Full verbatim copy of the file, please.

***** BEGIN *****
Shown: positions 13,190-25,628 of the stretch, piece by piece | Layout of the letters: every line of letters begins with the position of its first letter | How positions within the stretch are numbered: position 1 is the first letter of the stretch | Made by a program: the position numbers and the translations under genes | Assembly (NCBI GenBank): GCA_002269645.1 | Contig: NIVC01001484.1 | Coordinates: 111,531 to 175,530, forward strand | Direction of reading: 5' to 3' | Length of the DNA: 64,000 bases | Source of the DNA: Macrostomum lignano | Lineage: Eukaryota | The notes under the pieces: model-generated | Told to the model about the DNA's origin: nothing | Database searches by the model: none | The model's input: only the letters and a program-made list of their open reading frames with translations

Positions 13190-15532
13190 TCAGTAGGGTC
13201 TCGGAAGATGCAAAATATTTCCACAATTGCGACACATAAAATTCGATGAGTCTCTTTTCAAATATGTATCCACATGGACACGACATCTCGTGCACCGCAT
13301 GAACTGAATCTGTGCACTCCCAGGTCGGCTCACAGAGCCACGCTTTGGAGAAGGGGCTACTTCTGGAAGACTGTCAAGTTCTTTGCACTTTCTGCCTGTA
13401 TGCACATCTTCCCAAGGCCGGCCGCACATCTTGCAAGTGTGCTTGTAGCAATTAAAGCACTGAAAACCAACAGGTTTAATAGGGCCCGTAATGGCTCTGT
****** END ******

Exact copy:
Shown: positions 13,190-25,628 of the stretch, piece by piece | Layout of the letters: every line of letters begins with the position of its first letter | How positions within the stretch are numbered: position 1 is the first letter of the stretch | Made by a program: the position numbers and the translations under genes | Assembly (NCBI GenBank): GCA_002269645.1 | Contig: NIVC01001484.1 | Coordinates: 111,531 to 175,530, forward strand | Direction of reading: 5' to 3' | Length of the DNA: 64,000 bases | Source of the DNA: Macrostomum lignano | Lineage: Eukaryota | The notes under the pieces: model-generated | Told to the model about the DNA's origin: nothing | Database searches by the model: none | The model's input: only the letters and a program-made list of their open reading frames with translations

Positions 13190-15532
13190 TCAGTAGGGTC
13201 TCGGAAGATGCAAAATATTTCCACAATTGCGACACATAAAATTCGATGAGTCTCTTTTCAAATATGTATCCACATGGACACGACATCTCGTGCACCGCAT
13301 GAACTGAATCTGTGCACTCCCAGGTCGGCTCACAGAGCCACGCTTTGGAGAAGGGGCTACTTCTGGAAGACTGTCAAGTTCTTTGCACTTTCTGCCTGTA
13401 TGCACATCTTCCCAAGGCCGGCCGCACATCTTGCAAGTGTGCTTGTAGCAATTAAAGCACTGAAAACCAACAGGTTTAATAGGGCCCGTAATGGCTCTGT